10. 1/10, don't much care for anything to do with British monarchs. Been that way for the past few centuries. I can agree with the tradition bit, but purpose is hard to justify. Religion is an evolving part of culture, meaning that traditions can change. I dislike ideological stagnation and traditions are rife with them and some people use tradition as an excuse to avoid change. Like I said, I don't really care what the monarch wants to do and I need more context to form a better opinion. _____________ I'm gonna exaggerate my views with this one: A generic libertarian perspective, in the scope of US politics, is morally wrong. @Seeker and I talked about differences between libertarian policy in Sweden Vs. US. From what I remember, Sweden has universal basic income but no minimum wage laws. This is antithetical to some US libertarians, who believe any form of taxation is theft. Some would consider zero-minimum-wage laws and no taxation to be beneficial; I see that as a form of libertarian extremism and try to avoid those talks. To elaborate: most US libertarians are anti-regulation anti-tax and pro free market. At their worst, they advocate total-market rule and advocate the destruction of our rights. In this case, I argue that libertarians advocate destroying our rights through the free market. In the US, to work a job is to sign away your rights for money. Your freedom of speech is taken away along with your freedom of self-expression. Libertarians will make the argument that at-will employment offsets this, but the argument seems hypocritical. Our 4th amendment rights are broken daily as companies dig deeper into our lives. A libertarian argues that a government doesn't give you choice. It forces itself upon you and is always looking to take away your rights and money. That sounds exactly like what the market does too. Businesses need these sorts of restrictions; that I can agree with. What I don't agree with is how the libertarian viewpoint ignores this and the effects big business has on our rights. There are many big-business lobbies that are working hard to limit our rights, and its their money that's allowing them to do it. In the end, it does come down to the politician's actions yet many libertarians will ignore the market's role. This is where I take issue. Now, I believe that capitalism is the best system we have for individual growth, but it isn't perfect by itself. It's unwise to think a free market has all of the solutions or that a free market implies a free people.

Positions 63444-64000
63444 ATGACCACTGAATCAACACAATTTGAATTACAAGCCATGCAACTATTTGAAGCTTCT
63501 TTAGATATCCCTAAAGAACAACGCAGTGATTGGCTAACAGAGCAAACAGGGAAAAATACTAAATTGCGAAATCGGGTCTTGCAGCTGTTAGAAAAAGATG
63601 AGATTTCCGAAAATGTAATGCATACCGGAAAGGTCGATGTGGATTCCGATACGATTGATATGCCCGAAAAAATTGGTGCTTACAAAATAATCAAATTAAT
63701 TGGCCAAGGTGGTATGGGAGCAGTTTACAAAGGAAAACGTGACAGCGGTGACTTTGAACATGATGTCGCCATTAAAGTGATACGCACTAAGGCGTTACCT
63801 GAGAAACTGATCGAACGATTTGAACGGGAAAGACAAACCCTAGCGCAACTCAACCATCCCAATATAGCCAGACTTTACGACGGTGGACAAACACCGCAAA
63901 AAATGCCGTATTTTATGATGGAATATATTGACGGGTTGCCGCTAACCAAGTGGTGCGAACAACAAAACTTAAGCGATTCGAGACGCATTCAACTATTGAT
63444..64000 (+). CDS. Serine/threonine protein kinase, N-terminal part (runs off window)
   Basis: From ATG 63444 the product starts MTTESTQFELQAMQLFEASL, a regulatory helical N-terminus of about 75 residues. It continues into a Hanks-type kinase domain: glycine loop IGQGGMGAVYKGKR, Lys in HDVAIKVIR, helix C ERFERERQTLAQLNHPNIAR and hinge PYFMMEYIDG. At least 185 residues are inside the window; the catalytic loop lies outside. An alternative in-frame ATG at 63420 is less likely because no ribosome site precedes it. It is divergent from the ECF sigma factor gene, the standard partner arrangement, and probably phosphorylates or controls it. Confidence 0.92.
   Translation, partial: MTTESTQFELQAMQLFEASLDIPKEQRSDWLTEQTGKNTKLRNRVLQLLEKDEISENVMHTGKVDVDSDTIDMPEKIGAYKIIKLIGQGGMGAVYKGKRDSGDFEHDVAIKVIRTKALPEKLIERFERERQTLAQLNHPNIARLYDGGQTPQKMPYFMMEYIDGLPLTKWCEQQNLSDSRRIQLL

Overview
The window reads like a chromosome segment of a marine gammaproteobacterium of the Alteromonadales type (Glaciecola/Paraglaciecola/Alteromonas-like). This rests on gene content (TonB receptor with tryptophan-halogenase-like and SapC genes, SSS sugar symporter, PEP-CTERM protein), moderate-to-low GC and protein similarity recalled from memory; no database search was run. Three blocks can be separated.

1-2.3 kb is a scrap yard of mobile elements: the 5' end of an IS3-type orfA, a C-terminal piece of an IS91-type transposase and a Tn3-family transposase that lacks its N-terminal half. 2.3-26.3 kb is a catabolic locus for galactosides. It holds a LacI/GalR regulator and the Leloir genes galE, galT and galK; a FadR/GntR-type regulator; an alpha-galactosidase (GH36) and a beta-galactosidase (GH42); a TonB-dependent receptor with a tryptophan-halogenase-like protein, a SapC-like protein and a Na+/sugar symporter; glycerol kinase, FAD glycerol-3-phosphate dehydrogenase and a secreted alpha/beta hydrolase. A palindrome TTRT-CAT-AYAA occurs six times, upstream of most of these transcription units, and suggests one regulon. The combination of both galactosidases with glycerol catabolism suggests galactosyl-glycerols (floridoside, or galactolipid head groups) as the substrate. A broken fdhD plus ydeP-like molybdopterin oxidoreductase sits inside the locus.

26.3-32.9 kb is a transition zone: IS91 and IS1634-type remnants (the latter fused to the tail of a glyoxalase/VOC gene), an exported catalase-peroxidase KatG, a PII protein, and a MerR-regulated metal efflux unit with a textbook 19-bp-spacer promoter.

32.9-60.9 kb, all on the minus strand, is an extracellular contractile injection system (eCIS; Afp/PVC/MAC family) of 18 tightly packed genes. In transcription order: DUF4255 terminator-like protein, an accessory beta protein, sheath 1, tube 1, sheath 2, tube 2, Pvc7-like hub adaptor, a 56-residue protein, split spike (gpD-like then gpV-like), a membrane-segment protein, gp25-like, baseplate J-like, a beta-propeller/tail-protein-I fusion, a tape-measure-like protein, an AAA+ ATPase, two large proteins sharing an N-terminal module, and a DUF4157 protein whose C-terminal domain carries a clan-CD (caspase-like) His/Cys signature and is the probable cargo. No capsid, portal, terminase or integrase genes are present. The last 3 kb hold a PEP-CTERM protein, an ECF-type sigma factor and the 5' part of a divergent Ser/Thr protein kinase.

11. Is RR for cultists now?

  12. I'm not in your drama list. Are you some gay hating faggot?
  13. spooky scary
  14. That's gay.
  15. Domestic terrorism implies that a citizen of the victimized country did it. 9/11 was not domestic terrorism. Cristopher Dorner was a domestic terrorist.
  16. Hey, I got here first.
  17. I'm feeling a little pretentious today, as per usual, and I want to discuss how y'all write characters. I don't necessarily mean for books either, I just want a discussion about how people make "people". I have a history of making people up. Dungeons and Dragons and other table top games frequently challenge me to create people. In my journey I've learned a few things about how to make a person. Everybody wants. If your character doesn't want something, chances are people won't be very interested in them. Want creates conflict and plots all on its own. If I make a person, I need to make them want something. Characters lie, both to themselves and to others. Narrators lie too. A character can be as moral as an angel, but they lie all the time, just in different ways. Strange may be one of the best labels you can put on a character. If something is strange, then it isn't normal. If your character is strange, chances are they're interesting too. A flawed character is a better character. The greek gods wouldn't have such interesting stories if they were without flaws. Zeus banged everything, Hera was an utter bitch, Athena was incredibly jealous e.t.c. Despite being god's, a definition of perfect, they have flaws which make them interesting and also tend to make them WANT. The best time to get to know a character is when they are alone. Characters are best expressed through action, not description. Dialogue may be the best way for a character to express themselves. Those are some things I think about when I write people. What are some of your guys' favorite characters? How do you write people, if at all?